- the succession of eras, periods, and epochs as considered in historical geology.[1860-65]
* * *Interval of time occupied by the Earth's geologic history, extending from с 3.9 billion years ago (corresponding to the age of the oldest known rocks) to the present day. It is, in effect, the part of the Earth's history that is recorded in rock strata. The geologic time scale is classified in nested intervals distinguished by characteristic geologic and biologic features. From longest to shortest duration, the intervals are eon, era, period, and epoch.
* * *the extensive interval of time occupied by the Earth's geologic history. It extends from about 3.9 billion years ago (corresponding to the age of the oldest known rocks) to the present day. It is, in effect, that segment of Earth history that is represented by and recorded in rock strata.The geologic time scale is the “calendar” for events in Earth history. It subdivides all time since the end of the Earth's formative period as a planet (nearly 4 billion years ago) into named units of abstract time: the latter, in descending order of duration, are eons, eras, periods, and epochs. The enumeration of these geologic time units is based on stratigraphy, which is the correlation and classification of rock strata. The fossil forms that occur in these rocks provide the chief means of establishing a geologic time scale. Because living things have undergone evolutionary changes over geologic time, particular kinds of organisms are characteristic of particular parts of the geologic record. By correlating the strata in which certain types of fossils are found, the geologic history of various regions (and of the Earth as a whole) can be reconstructed. The relative geologic time scale developed from the fossil record has been numerically quantified by means of absolute dates obtained with radiometric dating methods. See also geochronology.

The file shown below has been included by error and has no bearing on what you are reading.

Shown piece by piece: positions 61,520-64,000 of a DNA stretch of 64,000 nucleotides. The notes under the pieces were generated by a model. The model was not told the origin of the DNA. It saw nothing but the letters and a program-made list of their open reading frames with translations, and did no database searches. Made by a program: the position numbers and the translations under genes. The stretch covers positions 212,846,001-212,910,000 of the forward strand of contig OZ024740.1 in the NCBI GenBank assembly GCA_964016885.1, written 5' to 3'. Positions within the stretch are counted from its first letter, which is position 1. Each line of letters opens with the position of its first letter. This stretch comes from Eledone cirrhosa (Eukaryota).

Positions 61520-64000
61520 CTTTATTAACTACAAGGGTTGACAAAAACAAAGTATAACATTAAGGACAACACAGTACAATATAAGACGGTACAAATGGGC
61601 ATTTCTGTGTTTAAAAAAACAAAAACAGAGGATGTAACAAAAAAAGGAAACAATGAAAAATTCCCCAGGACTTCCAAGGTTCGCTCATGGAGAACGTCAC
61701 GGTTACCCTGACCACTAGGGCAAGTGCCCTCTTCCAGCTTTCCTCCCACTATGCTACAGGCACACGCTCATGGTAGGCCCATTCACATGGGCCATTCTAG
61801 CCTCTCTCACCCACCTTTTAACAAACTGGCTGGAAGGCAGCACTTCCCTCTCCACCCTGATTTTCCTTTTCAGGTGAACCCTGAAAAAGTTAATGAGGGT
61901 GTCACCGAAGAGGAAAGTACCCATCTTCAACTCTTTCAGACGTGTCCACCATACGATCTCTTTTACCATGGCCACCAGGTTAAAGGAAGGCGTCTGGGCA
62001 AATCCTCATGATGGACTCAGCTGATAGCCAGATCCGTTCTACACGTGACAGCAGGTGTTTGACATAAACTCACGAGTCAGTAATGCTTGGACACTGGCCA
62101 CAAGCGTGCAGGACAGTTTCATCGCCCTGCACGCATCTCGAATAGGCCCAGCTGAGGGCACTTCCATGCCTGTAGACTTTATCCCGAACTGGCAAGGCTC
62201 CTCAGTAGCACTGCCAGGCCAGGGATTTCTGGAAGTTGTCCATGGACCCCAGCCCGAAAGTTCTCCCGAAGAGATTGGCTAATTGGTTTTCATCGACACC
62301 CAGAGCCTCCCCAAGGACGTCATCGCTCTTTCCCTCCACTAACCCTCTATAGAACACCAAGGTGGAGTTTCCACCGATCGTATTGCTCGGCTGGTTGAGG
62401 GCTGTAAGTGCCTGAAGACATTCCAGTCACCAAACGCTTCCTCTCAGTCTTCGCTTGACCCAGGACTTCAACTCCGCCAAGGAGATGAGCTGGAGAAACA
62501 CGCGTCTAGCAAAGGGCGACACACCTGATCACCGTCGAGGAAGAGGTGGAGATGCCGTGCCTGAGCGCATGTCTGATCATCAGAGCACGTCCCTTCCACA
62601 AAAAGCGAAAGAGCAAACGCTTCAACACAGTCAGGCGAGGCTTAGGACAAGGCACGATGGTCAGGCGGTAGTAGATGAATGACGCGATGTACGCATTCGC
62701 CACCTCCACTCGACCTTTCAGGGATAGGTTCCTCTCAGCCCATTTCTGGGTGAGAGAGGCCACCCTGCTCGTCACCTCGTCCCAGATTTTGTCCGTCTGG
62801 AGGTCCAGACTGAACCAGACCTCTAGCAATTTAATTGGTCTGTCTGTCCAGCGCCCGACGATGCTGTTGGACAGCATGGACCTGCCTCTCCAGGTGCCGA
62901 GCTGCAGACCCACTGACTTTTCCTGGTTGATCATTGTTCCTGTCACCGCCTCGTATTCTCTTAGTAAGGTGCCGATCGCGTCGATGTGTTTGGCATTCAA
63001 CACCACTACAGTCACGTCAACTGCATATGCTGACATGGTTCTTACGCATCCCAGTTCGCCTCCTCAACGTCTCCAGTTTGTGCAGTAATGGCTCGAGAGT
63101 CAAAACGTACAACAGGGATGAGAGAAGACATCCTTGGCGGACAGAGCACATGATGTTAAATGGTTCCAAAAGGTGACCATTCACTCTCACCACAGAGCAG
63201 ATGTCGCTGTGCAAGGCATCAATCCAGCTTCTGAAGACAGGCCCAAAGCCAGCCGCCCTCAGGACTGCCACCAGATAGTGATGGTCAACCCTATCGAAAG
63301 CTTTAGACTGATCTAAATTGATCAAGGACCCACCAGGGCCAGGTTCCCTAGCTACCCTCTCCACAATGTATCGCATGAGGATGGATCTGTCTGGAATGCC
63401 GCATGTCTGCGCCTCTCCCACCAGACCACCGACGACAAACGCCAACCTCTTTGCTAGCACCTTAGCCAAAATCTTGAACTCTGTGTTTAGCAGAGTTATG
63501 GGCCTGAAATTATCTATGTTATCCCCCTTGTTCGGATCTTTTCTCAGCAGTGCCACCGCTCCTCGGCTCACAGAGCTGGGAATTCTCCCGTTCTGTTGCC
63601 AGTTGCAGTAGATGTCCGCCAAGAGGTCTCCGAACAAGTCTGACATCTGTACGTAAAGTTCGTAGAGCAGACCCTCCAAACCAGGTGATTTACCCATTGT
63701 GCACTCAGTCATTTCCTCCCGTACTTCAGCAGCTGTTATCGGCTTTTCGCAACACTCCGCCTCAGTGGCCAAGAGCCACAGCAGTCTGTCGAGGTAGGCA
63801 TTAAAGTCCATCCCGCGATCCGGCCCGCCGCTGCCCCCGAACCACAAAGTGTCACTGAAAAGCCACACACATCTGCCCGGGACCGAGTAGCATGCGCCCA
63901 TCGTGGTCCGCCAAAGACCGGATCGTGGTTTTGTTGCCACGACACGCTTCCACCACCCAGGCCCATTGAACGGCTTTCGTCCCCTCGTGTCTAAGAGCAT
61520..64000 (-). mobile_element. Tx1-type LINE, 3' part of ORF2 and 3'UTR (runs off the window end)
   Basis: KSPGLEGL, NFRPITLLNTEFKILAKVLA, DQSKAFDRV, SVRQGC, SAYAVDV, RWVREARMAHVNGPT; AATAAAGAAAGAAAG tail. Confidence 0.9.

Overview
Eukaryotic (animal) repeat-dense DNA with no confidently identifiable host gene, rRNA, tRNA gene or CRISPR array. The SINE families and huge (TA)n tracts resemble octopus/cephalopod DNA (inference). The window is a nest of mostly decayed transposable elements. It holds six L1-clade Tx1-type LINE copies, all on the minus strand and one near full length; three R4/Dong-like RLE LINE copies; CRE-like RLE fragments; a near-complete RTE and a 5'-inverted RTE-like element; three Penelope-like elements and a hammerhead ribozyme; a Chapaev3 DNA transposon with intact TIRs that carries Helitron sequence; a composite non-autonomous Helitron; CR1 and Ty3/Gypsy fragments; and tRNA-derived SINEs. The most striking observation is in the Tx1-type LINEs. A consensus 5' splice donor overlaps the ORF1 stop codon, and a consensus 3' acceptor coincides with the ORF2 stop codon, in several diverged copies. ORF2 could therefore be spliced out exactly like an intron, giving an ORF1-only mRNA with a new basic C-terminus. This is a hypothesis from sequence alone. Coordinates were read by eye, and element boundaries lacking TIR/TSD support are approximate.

* * *
Look at other dictionaries:
geologic time — or geological time n. the time period (c. 4.55 billion years) representing the earth s geologic history: see the geologic time chart in the Reference Supplement … English World dictionary
geologic time — noun Date: 1861 the long period of time occupied by the earth s geologic history … New Collegiate Dictionary
geologic time — noun the time of the physical formation and development of the earth (especially prior to human history) • Syn: ↑geological time • Hypernyms: ↑time • Hyponyms: ↑eon, ↑aeon, ↑period, ↑ … Useful english dictionary
geologic time — The total time involved since formation of the earth to the present time … Geography glossary
geologic time — ge′olog′ic time′ n. gel the succession of eras, periods, and epochs as considered in historical geology • Etymology: 1860–65 … From formal English to slang
Geologic time scale — This clock representation shows some of the major units of geological time and definitive events of Earth history. The Hadean eon represents the time before fossil record of life on Earth; its upper boundary is now regarded as 4.0 Ga. Other… … Wikipedia
geologic time scale — geologinio laiko skalė statusas T sritis Standartizacija ir metrologija apibrėžtis Sąlyginė chronologinė geologinių įvykių seka, vartojama kaip tam tikro geologinio periodo matas. atitikmenys: angl. geologic time scale rus. шкала геологического… … Penkiakalbis aiškinamasis metrologijos terminų žodynas
geologic time scale — see http://www.geosociety.org/science/timescale/timescl.htm … Geography glossary
New Zealand geologic time scale — While also using the international Geologic time scale, many nations especially those with isolated and therefore non standard prehistories use their own system of dividing geologic time into epochs and faunal stages. In New Zealand, these epochs … Wikipedia
Time from NPL — Map showing the location of the Anthorn VLF transmitter within Cumbria … Wikipedia